It's not difficult to learn how to write an autobiography, and it's such a gift to discover that a loved one has left behind a story of his or her life. Even a simple diary or journal is a gift. An organized autobiography, memoir, or memory book is even better.
By writing your autobiography, you can provide loved ones with stories they will cherish forever.
Don't worry that you can't "write well." Your autobiography can be as simple or as elaborate as you like, and it may not cost as much as you think to get the help of an editor if you want it.
An autobiography is yours, and you can make the rules. There is one basic "rule", however, that will help to make your story more interesting and focused...
First, let's clear up the difference between autobiography and memoir.
Autobiography is an account of important facts and life events as written by you, the individual who lived them. An autobiography attends to the details of your entire life, in a factual, historical context, focusing on how events shaped your character and individuality.
Memoir generally refers to a personal account of a particular period in your life, often your career, a traumatic event, a particular challenge, or other special circumstance. Memoir aims not to encompass a chronology of your life, but to provide insight into a specific period or aspect.
If you were writing an autobiography for professional publication, a publisher would expect you to observe these distinctions.
However, when you learn how to write an autobiography for personal reasons, your primary objective is single.
Have a theme. Provide answers to questions others may not know they have, around a single theme.
When my mother died, she left a few pages of diary that explained how she fell in love with my father. This diary fascinated me, and it helped me to understand her better.
I wish she had left more, and that desire made want to help others write their stories.
If you'd like to write your own biography, however informal, you may find it easier if you focus on an overall theme.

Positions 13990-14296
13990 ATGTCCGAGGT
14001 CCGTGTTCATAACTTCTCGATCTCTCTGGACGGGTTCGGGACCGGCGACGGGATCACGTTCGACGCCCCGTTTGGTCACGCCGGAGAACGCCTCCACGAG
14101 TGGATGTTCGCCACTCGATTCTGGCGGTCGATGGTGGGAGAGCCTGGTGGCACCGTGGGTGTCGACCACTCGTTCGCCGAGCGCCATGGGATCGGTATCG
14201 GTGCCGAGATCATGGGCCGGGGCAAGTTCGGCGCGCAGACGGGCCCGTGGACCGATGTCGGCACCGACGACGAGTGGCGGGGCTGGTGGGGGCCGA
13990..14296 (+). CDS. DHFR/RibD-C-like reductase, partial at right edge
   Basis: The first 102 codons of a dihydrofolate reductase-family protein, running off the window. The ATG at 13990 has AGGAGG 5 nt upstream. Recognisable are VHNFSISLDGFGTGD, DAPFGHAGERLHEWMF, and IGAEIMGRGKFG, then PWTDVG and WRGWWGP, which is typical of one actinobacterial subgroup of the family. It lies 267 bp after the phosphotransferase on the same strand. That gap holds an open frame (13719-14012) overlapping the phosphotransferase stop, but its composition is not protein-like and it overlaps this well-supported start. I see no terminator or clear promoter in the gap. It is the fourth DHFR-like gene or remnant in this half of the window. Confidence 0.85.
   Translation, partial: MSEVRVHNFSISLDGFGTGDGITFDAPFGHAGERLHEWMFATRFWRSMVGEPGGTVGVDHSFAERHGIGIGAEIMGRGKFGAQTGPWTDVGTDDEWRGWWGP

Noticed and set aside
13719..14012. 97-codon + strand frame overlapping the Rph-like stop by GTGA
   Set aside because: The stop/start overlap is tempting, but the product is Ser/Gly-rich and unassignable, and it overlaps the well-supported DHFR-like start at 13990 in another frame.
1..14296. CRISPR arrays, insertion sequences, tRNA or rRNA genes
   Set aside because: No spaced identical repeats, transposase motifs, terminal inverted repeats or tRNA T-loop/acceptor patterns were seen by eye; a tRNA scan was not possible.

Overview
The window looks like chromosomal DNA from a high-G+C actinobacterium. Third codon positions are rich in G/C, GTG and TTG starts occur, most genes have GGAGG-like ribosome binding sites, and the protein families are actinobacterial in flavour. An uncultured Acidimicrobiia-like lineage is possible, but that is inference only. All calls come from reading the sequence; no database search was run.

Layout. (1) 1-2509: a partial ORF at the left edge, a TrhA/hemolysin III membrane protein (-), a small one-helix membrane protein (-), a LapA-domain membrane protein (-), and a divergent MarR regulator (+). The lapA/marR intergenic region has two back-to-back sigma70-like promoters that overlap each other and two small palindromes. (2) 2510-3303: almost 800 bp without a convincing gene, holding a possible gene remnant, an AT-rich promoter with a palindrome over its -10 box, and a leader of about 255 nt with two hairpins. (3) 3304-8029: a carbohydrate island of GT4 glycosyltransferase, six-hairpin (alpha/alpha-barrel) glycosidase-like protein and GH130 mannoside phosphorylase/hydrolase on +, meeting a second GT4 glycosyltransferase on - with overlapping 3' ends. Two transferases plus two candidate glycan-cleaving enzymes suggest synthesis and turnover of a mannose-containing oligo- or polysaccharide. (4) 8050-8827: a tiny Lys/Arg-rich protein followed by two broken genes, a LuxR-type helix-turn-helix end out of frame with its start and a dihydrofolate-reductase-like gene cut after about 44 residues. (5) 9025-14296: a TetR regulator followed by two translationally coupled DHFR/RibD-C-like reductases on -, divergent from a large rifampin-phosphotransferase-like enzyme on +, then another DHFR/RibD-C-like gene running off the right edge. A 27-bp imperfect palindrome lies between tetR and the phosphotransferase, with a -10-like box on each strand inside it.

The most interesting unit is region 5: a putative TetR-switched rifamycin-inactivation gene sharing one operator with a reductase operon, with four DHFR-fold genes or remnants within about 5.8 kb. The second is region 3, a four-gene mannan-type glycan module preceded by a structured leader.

The more your autobiography (or memoir) follows a traditional story structure, the more it will capture and sustain attention. The easiest way to create a story structure is to focus your story on a major life goal, and the successes and setbacks related to that single goal.
This might be anything from your need to survive an illness to the desire to raise a happy family. You may recognize these goal-oriented themes:
If you want to write your own autobiography, any one of these, or something similar, will make an interesting and inspiring theme.
A story, by definition, is an account of overcoming obstacles. Others learn more about you through your management of setbacks than through your ultimate successes, and it is human nature for readers to want to learn how others have overcome obstacles.
Everyone has goals—financial, familial, or spiritual. You have longings, you strive, and you fail. These natural human struggles interest and engage readers, which is why professional autobiographies of historical figures, whether John F. Kennedy or Marilyn Munroe, focus on difficulties the individuals faced. The successes are secondary.
Writing about the difficult path you followed to attain your primary objective will interest readers and will also provide a single focal point for your writing.
To learn more about how to write your autobiography as easily as possible, see: 9 Simple Steps to Writing an Autobiography. And if I can help you, please contact me.
Helping others write about their lives is the most interesting and rewarding work I do.
As one example of how to write a biography, please check out this fascinating and moving memoir I edited, written by Bruce Logan and Elaine Head, the story of a retired Vietnam vet and his wife, as they revisit Vietnam with philanthropic goals: Back to Vietnam: Tours of the Heart.
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